IT IS WIDELY assumed that chamber music does not have the mass popularity enjoyed by the big orchestral works, or even the potential for it, but few works of music in any form are at once so respected and so beloved as the so-called Archduke Trio. This last and grandest of Beethoven's sonata-type compositions for piano, violin and cello is one of the ten major works he dedicated to the Archduke Rudolph, who was his friend as well as his pupil and patron - and this factor may have something to do with the warmth of heart and serenity that underlie the contrasting moods of the four movements. (Among the other works dedicated to Rudolph may be noted the final version of Fidelio, the Piano Concerto in E-flat and the Missa solemnis. )
There may have been fewer recordings of the Archduke over the years than one might have expected, but they have been an unusually distinguished lot; from the first, the work's discography has been studded with "all-star" performances. One of the earliest, of course, was the one made nearly 50 years ago by Alfred Cortot, Jacques Thibaud and Pablo Casals; in 1941 Arthur Rubinstein, Jascha Heifetz and Emanuel Feuermann included this in the short list of works they were able to record together before the incomparable cellist's death the following year. Both of these versions are still in circulation, the former quite economically on a Seraphim disc which also includes Beethoven's Variations on "Ich bin der Schneider Kakadu" (60242), the latter in a two-disc RCA set with trios of Schubert and Brahms (LM-7025).
Casals subsequently rerecorded the Archduke twice, once with Eugene Istomin and Alexander Schneider for Columbia (deleted now), later in stereo with Mieczyslaw Horszowski and Sandor Vegh (Turnabout TV-S 34411). Further "all-star" recordings have been made by the Istomin-Stern-Rose Trio (Columbia MS-6819 or in D3S-799), by Wilhelm Kempff, Henryk Szeryng and Pierre Fournier (Deutsche Grammophon 2530.147), by Daniel Barenboim, Pinchas Zukerman and Jacqueline du Pre (Angel, deleted now), and by Emil Gilels with Leonid Kogan and Mstislav Rostropovich (Monitor MCS-2010 or Westminster WGS-8225). The late David Oistrakh left us a hansome account of the work with his long-time associates cellist Sviatoslav Knushevitzky and Pianist Lev Oborin (Angel S-35704), and one of Janos Starker's earliest American recordings was an Archduke with his Hungarian-born colleagues Victor Aitay (now concertmaster of the Chicago Symphony Orchestra) and Agi Jambor.
Just after World War II, the great English pianist Solomon recorded a magnificent Archduke with violinist Henry Holst and cellist Anthony Pini; this version reached our shores only in the form of imported 78s, never as a domestic release, and it has never as a domestic release, and it has never been transferred to LP. Early in the LP era there were two Archdukes of more than passing attractiveness, both by perfomers at that time all but unknown here - Paul Badura-Skoda, Jean Fournier and Antonio Janigro on Westminster, the Vienna-bases Jilka Trio on Remington.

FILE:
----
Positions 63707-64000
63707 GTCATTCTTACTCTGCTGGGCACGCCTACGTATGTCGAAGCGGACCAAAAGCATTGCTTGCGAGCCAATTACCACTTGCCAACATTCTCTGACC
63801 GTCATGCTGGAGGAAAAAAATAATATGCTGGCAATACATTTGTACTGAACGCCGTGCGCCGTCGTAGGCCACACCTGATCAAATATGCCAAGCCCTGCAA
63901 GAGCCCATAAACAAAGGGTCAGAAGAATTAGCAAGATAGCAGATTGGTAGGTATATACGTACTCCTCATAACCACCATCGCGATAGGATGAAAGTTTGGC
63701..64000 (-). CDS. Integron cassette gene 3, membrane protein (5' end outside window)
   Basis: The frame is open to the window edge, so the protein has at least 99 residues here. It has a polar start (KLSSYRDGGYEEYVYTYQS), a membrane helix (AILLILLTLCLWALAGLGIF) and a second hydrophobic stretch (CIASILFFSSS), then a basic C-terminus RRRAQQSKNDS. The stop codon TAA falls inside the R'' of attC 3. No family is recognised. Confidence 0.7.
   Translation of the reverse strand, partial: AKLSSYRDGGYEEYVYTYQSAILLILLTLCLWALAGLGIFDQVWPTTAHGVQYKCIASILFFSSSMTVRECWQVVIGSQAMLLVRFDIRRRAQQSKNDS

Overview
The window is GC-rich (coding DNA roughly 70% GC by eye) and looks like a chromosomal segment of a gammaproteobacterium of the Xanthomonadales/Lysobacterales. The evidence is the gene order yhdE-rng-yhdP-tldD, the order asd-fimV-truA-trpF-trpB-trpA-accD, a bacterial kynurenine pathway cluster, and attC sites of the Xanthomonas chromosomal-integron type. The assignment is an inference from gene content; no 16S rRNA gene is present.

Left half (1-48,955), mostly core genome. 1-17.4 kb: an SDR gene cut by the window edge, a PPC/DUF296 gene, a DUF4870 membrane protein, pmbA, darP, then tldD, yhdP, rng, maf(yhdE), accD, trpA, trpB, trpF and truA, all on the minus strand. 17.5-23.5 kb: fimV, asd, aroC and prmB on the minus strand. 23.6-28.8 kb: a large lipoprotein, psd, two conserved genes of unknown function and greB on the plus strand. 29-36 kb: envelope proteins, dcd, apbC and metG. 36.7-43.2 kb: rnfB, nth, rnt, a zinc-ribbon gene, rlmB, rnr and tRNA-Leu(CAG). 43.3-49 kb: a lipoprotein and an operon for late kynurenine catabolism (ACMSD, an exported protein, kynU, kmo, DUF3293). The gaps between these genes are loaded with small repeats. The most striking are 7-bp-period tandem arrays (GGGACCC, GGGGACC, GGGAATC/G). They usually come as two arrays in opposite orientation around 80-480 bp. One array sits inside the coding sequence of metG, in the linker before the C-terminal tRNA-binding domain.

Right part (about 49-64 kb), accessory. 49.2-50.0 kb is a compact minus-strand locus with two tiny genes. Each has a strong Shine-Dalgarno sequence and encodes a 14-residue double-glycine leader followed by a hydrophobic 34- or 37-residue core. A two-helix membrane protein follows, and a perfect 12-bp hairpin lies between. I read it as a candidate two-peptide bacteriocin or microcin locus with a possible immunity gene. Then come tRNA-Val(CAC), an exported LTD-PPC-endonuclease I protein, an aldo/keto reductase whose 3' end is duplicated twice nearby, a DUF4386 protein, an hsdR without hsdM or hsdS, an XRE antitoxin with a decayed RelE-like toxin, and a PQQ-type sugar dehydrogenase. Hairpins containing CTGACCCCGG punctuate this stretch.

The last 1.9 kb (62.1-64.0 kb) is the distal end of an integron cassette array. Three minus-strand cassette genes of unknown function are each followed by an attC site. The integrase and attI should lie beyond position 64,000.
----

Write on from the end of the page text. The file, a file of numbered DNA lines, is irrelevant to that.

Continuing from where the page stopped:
And of course there have been several recordings by ensembles formed specifically to perform this kind of music - the Trio di Trieste, Trio di Bolzano, Trio Santoliquido, the Beaux Arts Trio, et al. When I was traveling in Europe a few years ago, it seemed that the Beaux Arts Trio was always in the city I was visiting, always playing the Archduke, and always doing it superbly. The recording of the complete Beethoven piano trios this group made for Philips (set 6747.142), was taped when Daniel Guilet was its violinist; the Archduke performance on the disc is not as strong as those I have heard since Isidore Cohen took Guilet's place beside pianist Menahem Pressler and cellist Bernard Greenhouse, and it should be noted that all the works in the Philips set are performed without repeats - a consideration which is more important to some listeners than to others, to be sure.
All of the performances mentioned above have their attractions. There is, in fact, not one among them that is less than satisfying, and sentiment may compensate for the sonic shorcomings of the 1928 Cortot-Thibaud-Casals version. The single recording which seems to offer the highest quotient of pleasure, though, is one that is neither hard to find, sonically deficient nor expensive. The Suk Trio's deepfelt and elegantly played version, available earlier on Columbia's short-lived Crossroads label, was reissued two years ago in Vanguard's Supraphon series (SU-5). As a realization of the work's strength and compassion, profundity and humor, and as a thoroughly integrated, ideally balanced performance, this is just about all one could ask. Since the record of Supraphon's relationships with various American record companies in the last quarter-century has not been an encouraging one, those who have not acted to acquire this gem are advised to do so while it is available. It may also be had, more expensively, as a Supraphon import, and by the time these words appear in print the Suk Trio's remake in quadraphonic sound may be similarly available. But there is really no need to spend more than $3.98 for the finest Archduke.